Belarusian-Russian integration is among the most popular topics in the Belarusian media. Kremlin narratives in Belarusian media – March 2021

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Belarusian-Russian integration is among the most popular topics in the Belarusian media. Kremlin narratives in Belarusian media – March 2021

Overview

We monitored and analysed 1092 articles (405 Belarusian and 687 Russian) published by leading media outlets in Russia and Belarus between March 1st and March 31st, 2021, concerning Belarusian-Russian relations. Monitoring focused on Russian publications referring to Belarus, Belarusian publications quoting Russian media outlets, and top-ranking articles indexed by Google News and Yandex News when searching for "Belarusian-Russian relations".

This report covers such topics as who borrowed content from whom, what information sources were used, and which references the media most frequently mentioned or quoted. Finally, we analysed and compared the key messages communicated by Belarusian and Russian media outlets.

 

Major findings

  • Lukashenka and state news agencies of Russia and Belarus were the most popular sources of information for the Belarusian and Russian media, respectively, for coverage of bilateral relations.
  • There was a surge in references to Dmitry Mezentsev, who gave interviews both as the outgoing Russian ambassador to Belarus and as the incoming state secretary of the Belarusian-Russian Union State.
  • Russian journalists continued to write about Sviatlana Tsikhanouskaya due to her political activity and new accusations against her by the Belarusian regime. Additionally, the completion of the investigation regarding her husband, blogger Siarhei Tsikhanouski, was announced.
  • Positive narratives regarding the future of the ongoing integration process dominated the Belarusian media space. Manipulative references to the shared history of Belarus and Russia were among the most popular narratives promoted.
  • In contrast, the most popular narrative strands in the Russian media included those recollections of the Belarusian regime's oppressiveness to opponents and journalists.

 

Timeline of events in March 2021

On March 1st, Viktar Lukashenka was relieved of his duties as Assistant to the President of Belarus for National Security in connection with his election as the President of the National Olympic Committee on February 26th. He was awarded the military rank of "Major General in the Army Reserve".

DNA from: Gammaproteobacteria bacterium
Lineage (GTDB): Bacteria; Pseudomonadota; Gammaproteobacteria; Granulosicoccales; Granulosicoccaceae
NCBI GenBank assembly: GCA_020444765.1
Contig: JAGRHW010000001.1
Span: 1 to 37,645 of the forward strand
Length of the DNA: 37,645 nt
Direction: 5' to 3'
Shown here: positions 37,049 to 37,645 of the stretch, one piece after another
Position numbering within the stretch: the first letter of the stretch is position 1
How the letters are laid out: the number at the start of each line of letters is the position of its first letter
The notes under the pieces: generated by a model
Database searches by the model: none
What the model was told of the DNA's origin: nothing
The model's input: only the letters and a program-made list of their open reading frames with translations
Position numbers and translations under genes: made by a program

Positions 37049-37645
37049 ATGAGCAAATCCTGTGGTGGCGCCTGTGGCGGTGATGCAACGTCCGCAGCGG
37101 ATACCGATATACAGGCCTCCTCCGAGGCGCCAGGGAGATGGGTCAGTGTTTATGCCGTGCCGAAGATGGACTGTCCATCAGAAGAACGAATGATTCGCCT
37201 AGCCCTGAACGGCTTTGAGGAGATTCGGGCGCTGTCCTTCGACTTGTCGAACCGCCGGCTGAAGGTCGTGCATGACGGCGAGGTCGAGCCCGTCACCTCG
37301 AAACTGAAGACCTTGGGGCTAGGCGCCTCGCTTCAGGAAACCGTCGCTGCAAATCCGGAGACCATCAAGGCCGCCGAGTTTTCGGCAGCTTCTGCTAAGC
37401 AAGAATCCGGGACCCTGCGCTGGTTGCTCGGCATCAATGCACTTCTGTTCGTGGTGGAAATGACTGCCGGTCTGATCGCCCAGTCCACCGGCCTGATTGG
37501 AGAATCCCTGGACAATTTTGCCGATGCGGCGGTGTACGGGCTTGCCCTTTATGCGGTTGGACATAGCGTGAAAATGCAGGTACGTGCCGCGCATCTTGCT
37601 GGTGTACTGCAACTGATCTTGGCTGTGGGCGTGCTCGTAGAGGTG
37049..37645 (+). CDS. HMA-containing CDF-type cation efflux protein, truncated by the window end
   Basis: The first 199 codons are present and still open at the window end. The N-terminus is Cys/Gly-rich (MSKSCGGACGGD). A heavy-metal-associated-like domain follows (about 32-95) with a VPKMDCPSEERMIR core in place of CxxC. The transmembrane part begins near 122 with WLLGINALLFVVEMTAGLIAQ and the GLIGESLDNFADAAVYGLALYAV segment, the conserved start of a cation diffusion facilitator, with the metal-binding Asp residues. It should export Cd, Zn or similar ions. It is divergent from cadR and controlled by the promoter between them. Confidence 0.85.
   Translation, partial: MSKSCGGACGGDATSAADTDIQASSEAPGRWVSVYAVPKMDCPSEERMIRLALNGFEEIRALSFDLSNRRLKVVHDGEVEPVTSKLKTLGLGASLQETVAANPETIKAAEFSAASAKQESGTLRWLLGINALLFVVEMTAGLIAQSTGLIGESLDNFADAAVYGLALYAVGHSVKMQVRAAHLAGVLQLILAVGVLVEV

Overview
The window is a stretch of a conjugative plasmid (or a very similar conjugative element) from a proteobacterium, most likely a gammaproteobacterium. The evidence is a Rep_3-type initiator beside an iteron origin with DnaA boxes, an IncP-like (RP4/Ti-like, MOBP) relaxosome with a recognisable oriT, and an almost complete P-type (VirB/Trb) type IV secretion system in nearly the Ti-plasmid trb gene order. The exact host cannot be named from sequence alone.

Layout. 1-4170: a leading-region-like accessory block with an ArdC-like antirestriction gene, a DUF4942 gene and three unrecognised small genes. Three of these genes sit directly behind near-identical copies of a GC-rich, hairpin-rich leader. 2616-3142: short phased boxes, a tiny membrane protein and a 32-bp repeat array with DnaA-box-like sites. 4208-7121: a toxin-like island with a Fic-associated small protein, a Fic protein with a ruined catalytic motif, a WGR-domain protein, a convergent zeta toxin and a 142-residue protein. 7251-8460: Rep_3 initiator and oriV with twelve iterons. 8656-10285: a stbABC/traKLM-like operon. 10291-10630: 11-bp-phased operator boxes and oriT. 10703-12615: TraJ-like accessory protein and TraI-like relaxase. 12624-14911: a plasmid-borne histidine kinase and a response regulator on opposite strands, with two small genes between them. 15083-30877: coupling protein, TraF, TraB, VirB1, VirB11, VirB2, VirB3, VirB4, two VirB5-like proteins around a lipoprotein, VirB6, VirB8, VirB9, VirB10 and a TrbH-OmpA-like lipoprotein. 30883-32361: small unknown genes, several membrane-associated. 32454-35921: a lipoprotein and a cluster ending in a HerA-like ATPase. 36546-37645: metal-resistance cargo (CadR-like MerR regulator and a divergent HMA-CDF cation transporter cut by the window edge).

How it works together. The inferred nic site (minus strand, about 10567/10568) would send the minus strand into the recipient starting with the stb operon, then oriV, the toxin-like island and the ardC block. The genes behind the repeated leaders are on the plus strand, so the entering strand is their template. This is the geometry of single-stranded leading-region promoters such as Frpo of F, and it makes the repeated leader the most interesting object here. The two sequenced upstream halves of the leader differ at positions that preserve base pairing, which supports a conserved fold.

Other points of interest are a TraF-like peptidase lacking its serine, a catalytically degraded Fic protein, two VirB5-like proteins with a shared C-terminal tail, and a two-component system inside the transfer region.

On March 2nd, Aliaksandar Lukashenka stated that they did not discuss a Russian loan to Minsk at a meeting with Vladimir Putin on February 22nd in Sochi. Earlier reports indicated an agreement on providing Belarus with a Russian loan totalling USD 1 billion was signed on December 21st, 2020. The first tranche of the loan, USD 500 million, was disbursed on December 30th; the second half was expected in H1 2021.

On March 2nd, Lukashenka also offered to host  Russian Air Force planes at Belarusian bases. He proposed joint patrols with Russian aircraft over the Belarusian territory, as in 2014 when the World Ice Hockey Championships were held in Belarus. “Give us the planes. As before, the Russians and Belarusians should operate them together. There are enough bases, no need to create new ones; why waste money? It is better to buy or build new planes,” Lukashenka said.

On March 2nd, final charges were brought against four associates of the ex-presidential candidate Sviatlana Tsikhanouskaya. According to the results of the investigation, they were charged with preparation for riots (part 1 of article 13, part 2 of article 293 of the Criminal Code) and preparation for the seizure of buildings and structures (part 1 of article 13, part 1 of article 292 of the Criminal Code). They will remain in custody until the trial starts. Tsikhanouskaya remains wanted, and the General Prosecutor’s Office was preparing a request for her extradition.